Outrage Over Pedestrian Death on Amsterdam Centers on Do-Nothing Community Board

Photo: Gersh Kuntzman
Photo: Gersh Kuntzman

erica imasciani facebookHours after a pedestrian was run down and killed by a drugged up hit and run driver on Amsterdam Avenue, street safety advocates and at least one local politician knew where to focus the anger: on the uptown community board that has consistently blocked a redesign that would have made the speedway safer.

Police said that Erica Imbasciani, 26 (pictured right), was killed when Tyrik Cooper, 27, slammed his huge GMC Denali into her at 141st Street as he sped down Amsterdam late on Friday night. He fled the scene as Imbasciani died, crashing into another car, where he was finally caught by cops, the Daily News reported.

Cooper, of the Bronx, was charged on Saturday with vehicular manslaughter, leaving the scene, operating a motor vehicle impaired by drugs, and driving without a license.

Hours later, activists railed at the dangerous conditions on the roadway.

“Erica was killed on a stretch of Amsterdam Avenue where local residents and safe streets advocates have demanded a redesign that puts safety ahead of driver convenience — but Community Board 9 has stood squarely in the way,” Transportation Alternatives said in a statement. “While Council Member Mark Levine has long supported the redesign, Mayor de Blasio has still refused to act.”

The statement cited the roadway’s “wide span” that “encourages drivers to speed.”

“Amsterdam Avenue below 110th Street has been redesigned with pedestrian safety enhancements and protected bike lanes,” the statement continued. “Uptown communities like Hamilton Heights, where this crash took place, deserve the same safety treatments.”

Council Member Levine also called out local board members in a series of tweets.

Levine did not call out CB9 Chairwoman Carolyn Thompson by name, but others did. Last year, Streetsblog’s coverage of the board’s rejection of a DOT-backed street safety plan for Amsterdam between 110th and 162nd streets [PDF] clearly identified the main opponent of safety.

“All it’s going to do is slow traffic down,” Thompson said at a “town hall” meeting on the project. “Every time you say you’re taking out a lane, you’re slowing traffic down.”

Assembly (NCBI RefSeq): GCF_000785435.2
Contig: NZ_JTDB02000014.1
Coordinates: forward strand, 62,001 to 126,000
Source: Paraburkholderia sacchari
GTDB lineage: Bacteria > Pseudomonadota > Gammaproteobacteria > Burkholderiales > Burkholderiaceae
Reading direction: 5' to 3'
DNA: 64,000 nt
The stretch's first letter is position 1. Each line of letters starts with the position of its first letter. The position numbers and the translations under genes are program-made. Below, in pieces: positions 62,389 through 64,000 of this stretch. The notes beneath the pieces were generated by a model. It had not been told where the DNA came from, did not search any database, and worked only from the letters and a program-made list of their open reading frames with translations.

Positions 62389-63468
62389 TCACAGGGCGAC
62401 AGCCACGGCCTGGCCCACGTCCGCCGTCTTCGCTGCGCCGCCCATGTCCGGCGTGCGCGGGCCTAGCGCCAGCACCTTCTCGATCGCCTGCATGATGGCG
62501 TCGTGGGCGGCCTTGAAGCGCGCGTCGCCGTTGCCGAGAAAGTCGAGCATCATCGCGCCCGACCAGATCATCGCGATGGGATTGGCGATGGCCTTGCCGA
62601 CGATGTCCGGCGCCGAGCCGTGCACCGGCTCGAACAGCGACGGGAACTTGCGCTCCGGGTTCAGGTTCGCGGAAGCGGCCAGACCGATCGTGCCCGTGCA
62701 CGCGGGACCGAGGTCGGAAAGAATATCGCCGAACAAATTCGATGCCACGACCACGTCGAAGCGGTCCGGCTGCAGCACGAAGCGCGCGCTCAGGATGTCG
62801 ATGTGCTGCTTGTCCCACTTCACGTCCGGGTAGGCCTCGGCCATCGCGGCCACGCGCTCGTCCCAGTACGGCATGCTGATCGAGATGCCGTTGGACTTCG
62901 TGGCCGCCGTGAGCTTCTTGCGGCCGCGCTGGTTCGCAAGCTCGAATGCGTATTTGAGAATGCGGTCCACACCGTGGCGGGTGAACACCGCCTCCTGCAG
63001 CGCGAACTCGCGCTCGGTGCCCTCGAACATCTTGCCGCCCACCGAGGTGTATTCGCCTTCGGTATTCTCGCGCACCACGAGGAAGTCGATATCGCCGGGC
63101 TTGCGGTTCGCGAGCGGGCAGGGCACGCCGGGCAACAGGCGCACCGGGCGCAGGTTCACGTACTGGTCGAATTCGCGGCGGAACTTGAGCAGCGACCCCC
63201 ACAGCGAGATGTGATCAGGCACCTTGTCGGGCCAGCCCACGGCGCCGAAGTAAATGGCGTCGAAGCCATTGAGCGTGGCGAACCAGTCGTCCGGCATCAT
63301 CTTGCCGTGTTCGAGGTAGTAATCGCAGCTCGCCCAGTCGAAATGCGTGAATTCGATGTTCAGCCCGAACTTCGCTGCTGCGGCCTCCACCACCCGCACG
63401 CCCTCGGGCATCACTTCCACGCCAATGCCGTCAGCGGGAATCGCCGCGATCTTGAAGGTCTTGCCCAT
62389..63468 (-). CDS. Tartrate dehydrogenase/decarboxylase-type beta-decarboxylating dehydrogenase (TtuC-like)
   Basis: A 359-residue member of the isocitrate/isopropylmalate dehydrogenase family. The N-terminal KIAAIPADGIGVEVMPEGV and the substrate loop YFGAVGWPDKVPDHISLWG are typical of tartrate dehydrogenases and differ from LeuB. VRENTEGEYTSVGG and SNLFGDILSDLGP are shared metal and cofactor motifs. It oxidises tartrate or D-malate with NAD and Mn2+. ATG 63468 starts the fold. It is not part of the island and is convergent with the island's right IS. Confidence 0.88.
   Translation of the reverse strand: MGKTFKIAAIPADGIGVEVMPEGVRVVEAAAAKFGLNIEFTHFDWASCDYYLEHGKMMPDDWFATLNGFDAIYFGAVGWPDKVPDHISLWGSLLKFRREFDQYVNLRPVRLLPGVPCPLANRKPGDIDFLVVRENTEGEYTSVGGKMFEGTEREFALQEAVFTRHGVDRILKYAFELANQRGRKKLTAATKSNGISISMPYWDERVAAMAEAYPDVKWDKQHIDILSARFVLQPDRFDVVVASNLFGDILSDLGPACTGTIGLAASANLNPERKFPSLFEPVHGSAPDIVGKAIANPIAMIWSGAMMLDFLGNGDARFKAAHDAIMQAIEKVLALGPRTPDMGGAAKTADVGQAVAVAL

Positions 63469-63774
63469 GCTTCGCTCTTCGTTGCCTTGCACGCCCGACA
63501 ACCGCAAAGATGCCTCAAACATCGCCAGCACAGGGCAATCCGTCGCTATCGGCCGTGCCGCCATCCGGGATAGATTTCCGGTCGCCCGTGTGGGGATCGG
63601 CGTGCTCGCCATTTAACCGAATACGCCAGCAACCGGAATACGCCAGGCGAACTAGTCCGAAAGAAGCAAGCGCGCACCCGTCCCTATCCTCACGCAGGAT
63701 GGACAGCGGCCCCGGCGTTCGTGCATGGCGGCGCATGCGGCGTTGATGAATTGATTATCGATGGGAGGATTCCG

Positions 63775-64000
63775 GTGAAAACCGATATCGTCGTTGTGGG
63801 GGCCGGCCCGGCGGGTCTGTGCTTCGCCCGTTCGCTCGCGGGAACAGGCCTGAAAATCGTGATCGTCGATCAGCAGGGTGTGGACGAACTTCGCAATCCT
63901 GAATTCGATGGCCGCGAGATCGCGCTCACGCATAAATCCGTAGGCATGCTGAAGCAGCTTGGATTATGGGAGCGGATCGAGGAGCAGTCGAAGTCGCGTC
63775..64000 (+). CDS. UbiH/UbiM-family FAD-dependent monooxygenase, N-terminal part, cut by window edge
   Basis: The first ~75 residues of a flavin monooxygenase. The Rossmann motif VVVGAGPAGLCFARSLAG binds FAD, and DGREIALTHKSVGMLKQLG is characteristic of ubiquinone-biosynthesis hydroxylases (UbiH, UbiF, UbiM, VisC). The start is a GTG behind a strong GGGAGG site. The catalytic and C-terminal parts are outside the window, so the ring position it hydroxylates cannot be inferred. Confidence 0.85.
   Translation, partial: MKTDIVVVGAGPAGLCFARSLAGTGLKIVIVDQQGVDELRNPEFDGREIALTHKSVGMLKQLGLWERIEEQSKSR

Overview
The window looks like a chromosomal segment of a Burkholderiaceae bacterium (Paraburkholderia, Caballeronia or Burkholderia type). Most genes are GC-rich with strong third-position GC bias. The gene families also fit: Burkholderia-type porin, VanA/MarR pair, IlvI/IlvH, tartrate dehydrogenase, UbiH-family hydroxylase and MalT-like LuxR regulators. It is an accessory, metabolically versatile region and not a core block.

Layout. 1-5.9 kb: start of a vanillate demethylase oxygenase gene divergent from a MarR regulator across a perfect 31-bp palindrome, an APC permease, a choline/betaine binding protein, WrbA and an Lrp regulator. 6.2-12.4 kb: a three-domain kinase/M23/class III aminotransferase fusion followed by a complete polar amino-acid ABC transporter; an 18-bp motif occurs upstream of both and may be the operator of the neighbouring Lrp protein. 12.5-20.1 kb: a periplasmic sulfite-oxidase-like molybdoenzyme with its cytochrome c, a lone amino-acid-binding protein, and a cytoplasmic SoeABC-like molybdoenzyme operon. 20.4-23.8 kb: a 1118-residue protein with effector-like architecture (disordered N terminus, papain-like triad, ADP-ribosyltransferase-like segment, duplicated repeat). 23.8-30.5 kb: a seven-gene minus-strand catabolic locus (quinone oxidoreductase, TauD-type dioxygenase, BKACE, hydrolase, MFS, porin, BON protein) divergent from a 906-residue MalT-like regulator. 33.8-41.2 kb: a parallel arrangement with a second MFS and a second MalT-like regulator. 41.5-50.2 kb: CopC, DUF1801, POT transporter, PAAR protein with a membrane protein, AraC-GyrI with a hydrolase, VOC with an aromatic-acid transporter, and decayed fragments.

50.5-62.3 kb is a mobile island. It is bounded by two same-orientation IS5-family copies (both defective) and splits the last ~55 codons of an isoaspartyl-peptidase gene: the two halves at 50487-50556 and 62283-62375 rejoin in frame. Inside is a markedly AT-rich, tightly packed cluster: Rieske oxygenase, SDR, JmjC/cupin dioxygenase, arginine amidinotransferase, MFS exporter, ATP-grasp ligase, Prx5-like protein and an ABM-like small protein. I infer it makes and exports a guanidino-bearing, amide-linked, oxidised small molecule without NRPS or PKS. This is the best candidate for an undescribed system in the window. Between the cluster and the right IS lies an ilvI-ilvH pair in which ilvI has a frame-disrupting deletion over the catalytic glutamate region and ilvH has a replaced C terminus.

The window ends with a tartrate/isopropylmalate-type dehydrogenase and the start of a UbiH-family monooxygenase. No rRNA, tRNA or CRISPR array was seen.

Thompson had been presented with evidence that so-called “road diets” do not, in fact, slow down vehicular travel on a roadway, but she did not want to listen to facts.

“I don’t care what they’re saying,” she said, also ignoring statistics showing that 141 people were injured in the 19 months that she refused to move the project forward. “It slows traffic down.” Another CB 9 veteran, Ted Kovaleff, also objected publicly.

From left: CB 9 transportation chair Carolyn Thompson, vice chair Victor Edwards, and transportation committee member Ted Kovaleff. Photo: David Meyer
Opponents of safety: (from left) CB 9 transportation chairwoman Carolyn Thompson, vice chairman Victor Edwards, and transportation committee member Ted Kovaleff. Photo: David Meyer

Perhaps now that a person has been killed by a driver going too fast, Thompson may reconsider the advantages of roadways that make it more difficult to speed. Indeed, the TransAlt statement on the latest crash anticipated reactions like Thompson’s, reminding activists of the chain of events that occurred after Dorothy Bruns killed two children on Ninth Street in Park Slope just over a year ago.

Activists had also sought safety improvements on that street, but they had been delayed. Almost immediately after the crash, the Department of Transportation moved rapidly to add protected bike lanes and other safety measures — even though Bruns killed the children after driving through a red light.

“Although reckless driving was a factor in this particular crash, safe street designs can mitigate bad driver decisions,” TransAlt said, anticipating that some community members would argue that some crashes can’t be prevented. “That’s why Mayor de Blasio must instruct the Department of Transportation to redesign this street in a way that puts safety first. We’re not going to eliminate traffic deaths in New York City if we continue to let drivers steer Vision Zero.”

Forty three people have been killed on city streets so far this year — up 20 percent from the same point in 2018.

The Department of Transportation is under no obligation to listen to CB9’s rejection of the proposal. It could begin fixing Amsterdam Avenue whenever it wants. Commissioner Polly Trottenberg has recently been under fire from some Council Members for not moving faster on safety redesigns and deferring too much to local community boards.

The agency’s own statistics show that roadways that have been redesigned experience a double-digit drop in crashes and a 21-percent drop in injuries.

Thompson could not be reached for comment on Sunday.

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